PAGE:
“While as activists and citizens we must protest bad investigation and deliberately weak charge sheets as filed in the Hashmipura case, we must know that the law provides for even our Courts to intervene and push the boundaries of the Investigation. In the interests of public justice.”
(End of Para 49. 8): “Lacuna in the prosecution must be understood as the inherent weakness or a latent wedge in the matrix of the prosecution case. The advantage of it should normally go to the accused in the trial of the case, but an oversight in the management of the prosecution cannot be treated as irreparable lacuna. No party in a trial can be foreclosed from correcting errors. If proper evidence was not brought on record due to any inadvertence, the court should be magnanimous in permitting such mistakes to be rectified. After all, function of the original court is administration of criminal justice and not to count errors committed by the parties or to find out and declare who among the parties performed better".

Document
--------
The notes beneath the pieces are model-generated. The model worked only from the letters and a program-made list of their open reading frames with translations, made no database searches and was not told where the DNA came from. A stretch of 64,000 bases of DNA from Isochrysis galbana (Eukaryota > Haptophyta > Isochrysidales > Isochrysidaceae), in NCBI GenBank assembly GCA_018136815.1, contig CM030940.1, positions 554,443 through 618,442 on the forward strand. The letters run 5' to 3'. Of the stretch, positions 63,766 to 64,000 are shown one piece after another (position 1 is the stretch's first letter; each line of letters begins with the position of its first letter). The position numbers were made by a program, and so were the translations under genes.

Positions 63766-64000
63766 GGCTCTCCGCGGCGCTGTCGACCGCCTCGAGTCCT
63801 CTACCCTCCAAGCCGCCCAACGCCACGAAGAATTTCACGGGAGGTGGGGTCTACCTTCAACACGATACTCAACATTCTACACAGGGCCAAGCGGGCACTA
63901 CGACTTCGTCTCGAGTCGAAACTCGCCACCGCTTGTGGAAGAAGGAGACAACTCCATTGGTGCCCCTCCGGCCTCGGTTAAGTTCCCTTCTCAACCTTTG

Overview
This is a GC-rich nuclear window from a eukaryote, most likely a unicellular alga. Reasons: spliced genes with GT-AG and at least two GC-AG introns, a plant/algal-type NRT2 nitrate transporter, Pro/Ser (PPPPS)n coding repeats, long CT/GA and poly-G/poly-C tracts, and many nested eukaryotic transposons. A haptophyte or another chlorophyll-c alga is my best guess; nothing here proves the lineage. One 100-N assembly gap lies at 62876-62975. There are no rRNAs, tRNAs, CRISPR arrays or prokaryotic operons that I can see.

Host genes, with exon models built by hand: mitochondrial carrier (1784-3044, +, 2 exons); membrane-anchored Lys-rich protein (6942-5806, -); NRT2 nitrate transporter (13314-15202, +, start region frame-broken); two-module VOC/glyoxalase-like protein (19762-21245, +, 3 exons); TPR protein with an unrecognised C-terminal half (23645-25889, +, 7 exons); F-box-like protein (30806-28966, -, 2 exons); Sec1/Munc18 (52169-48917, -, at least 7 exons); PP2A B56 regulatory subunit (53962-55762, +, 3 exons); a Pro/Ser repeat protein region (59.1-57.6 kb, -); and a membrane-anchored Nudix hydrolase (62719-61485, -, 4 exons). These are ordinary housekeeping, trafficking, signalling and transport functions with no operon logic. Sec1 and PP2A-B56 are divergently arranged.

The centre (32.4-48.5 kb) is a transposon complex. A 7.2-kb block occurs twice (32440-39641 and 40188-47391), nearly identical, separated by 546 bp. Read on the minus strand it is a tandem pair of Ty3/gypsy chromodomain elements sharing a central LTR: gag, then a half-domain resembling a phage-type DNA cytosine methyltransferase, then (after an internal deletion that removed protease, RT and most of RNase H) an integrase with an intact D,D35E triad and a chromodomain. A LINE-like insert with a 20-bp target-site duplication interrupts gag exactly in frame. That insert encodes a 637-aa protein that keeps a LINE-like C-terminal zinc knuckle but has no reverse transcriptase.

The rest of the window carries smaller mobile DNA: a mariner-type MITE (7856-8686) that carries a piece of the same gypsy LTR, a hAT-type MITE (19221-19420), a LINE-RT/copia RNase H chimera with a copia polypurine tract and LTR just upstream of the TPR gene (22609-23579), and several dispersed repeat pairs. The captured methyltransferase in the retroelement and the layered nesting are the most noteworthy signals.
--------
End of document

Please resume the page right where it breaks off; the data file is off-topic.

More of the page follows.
Finally the historic conclusion in Para 54: “Though justice is depicted to be blind-folded, as popularly said, it is only a veil not to see who the party before it is while pronouncing judgment on the cause brought before it by enforcing law and administer justice and not to ignore or turn the mind/attention of the court away from the truth of the cause or list before it, in disregard of its duty to prevent miscarriage of justice. When an ordinary citizen makes a grievance against the mighty administration, any indifference, inaction or lethargy shown in protecting his right guaranteed in law will tend to paralyse by such inaction or lethargic action of courts and erode in stages faith inbuilt in judicial system ultimately destroying the very justice delivery system of the country itself. Doing justice is the paramount consideration and that duty cannot be abdicated or diluted and diverted by manipulative red herrings.